“Nobody’s gonna dictate our freedom. Stay strong!”
After those words from Red Sox slugger David Ortiz, the fans at Fenway Park settled in, the Red Sox played baseball again, and the city of Boston moved one step closer to recovering.
The Boston Marathon bombing shook the city on April 15, and everyone watching around the world felt the anger, helplessness and sympathy.
But to really feel what the city of Boston went through, you had to be a Bostonian. You had to be part of Boston to know what those two misguided fools tried to destroy.
Patriots Day is a unique holiday. In Massachusetts, everything shuts down to commemorate The Shot Heard Round the World. Those initial skirmishes between defiant colonists and their red-coated oppressors led eventually to the country that we love and cherish today.
In Massachusetts, this day gets Fourth of July treatment. This is really where our country started. Not in Philadelphia. Right here.
They began running the Boston Marathon in 1897. It remains the granddaddy of all marathons. And it remains the most unique holiday parade you’ll find anywhere.
No floats, mind you. Just runners. Thousands of them, testing themselves to the limit over 26.2 miles. And thousands more lining the route, offering encouragement, cheering the runners on.
Once seen, it’s a spectacle you won’t ever forget. Believe me. One of my earliest memories is sitting on my Uncle Chick’s shoulders, watching and clapping my little hands as runner after runner passed by. Little wonder that I became a runner.
The Red Sox always play at 11 a.m. on Patriots Day. When the game ends, the fans pour out of Fenway and congregate on Boylston Street, cheering the runners to the finish line. And then, the city hosts a giant block party.
One of the very special days of the year, that’s what they tried to destroy. But they didn’t. And they won’t.
Because we possess that same defiant spirit that our forebears demonstrated on the fields of Lexington and Concord 238 years ago. That same spirit we Bostonians celebrate every single year on Patriots Day.
They had to cancel Friday night’s Red Sox game, as the city remained on lockdown. But Saturday’s reopening revealed an American flag covering all 231 feet of the Green Monster outfield wall. Marathon volunteers and first responders lined the field.
“I think we all were,” Sox outfielder Daniel Nava told Nick Cafardo of the Boston Globe. “I think to honor them, and give them some well-due spotlight is something that got to all of us. It got to me. I know that for sure.”
Then came a video capturing the week’s events. “That video was pretty moving,” Red Sox manager John Farrell told Julian Benbow of the Globe. “I think it was all captured in that five-minute video.”
The Red Sox and Royals watched the video lined up on the two foul lines. “Guys were fighting back tears on the line,” Sox relief pitcher Andrew Bailey told Benbow. “I’ve never been a part of something like that.”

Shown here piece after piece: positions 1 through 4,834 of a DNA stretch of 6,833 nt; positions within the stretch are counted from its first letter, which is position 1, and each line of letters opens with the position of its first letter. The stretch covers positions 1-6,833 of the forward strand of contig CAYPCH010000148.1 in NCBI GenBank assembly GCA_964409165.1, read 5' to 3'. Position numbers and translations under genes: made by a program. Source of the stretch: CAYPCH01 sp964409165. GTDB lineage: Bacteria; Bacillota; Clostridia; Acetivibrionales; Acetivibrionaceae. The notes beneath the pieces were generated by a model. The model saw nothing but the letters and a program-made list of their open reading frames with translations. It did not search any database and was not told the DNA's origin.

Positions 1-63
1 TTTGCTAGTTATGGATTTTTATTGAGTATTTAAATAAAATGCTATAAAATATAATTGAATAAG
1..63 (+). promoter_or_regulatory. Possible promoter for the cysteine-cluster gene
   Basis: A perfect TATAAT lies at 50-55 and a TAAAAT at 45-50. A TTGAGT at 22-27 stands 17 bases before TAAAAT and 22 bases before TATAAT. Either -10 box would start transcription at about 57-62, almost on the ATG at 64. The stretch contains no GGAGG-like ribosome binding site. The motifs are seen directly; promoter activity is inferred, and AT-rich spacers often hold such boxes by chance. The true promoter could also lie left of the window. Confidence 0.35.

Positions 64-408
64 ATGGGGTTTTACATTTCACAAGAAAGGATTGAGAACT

And that was before the crowd joined in singing the national anthem en masse.
Then it was time for Ortiz to speak. Standing in front of the pitcher’s mound, Big Papi brought a uniform change to the crowd’s attention.
“This jersey that we wear today, it doesn’t say Red Sox. It says Boston! We want to thank you, Mayor Menino, Governor Patrick, the whole police department for the great job that they did this past week.
“This is our (expletive) city!”
Somehow, someway, Big Papi got it exactly right.
“I’m from the Dominican Republic,” he told Benbow, “And the one thing that I always say is, me and my family are blessed being in this country. And I love this country, and I would do anything for this country.
“This past week, I don’t think there was one human being who wasn’t affected by what we got going on down here. This past week, for me, myself, I was very emotional and angry about the whole situation, and got to get that out of my chest and make sure our fans and everyone in the nation knows that this is a great nation and part of it was supporting each other when everything went down.”
Ortiz, playing in his first game of the season because of a heel injury, singled in the sixth inning to tie the score. When he came up in the eighth, the Sox were trailing, 2-1, with two runners on base.
In the perfect script, Ortiz lofts a home run right there. In reality, he hit into a double play.
After a walk to Mike Napoli, Nava came to the plate. “I wasn’t trying to hit a home run,” he told Cafardo. “When I hit that ball I was yelling, ‘Stretch, c’mon, get going!’”
As the ball settled into the Red Sox bullpen beyond the right-centerfield wall, Boston announcer Don Orsillo exclaimed, “Boston, this is for you!”
“Knowing everything that went into today, and the importance of it, not just for the city, but each person that was impacted,” Nava told Cafardo. “For us to get the win, whether it was me or whether it was anyone coming through, was something that I think we all wanted to do.”
No, nobody’s gonna dictate our freedom. Stay strong.
Denton Ashway is a contributing columnist for The Times. His column appears on Thursdays.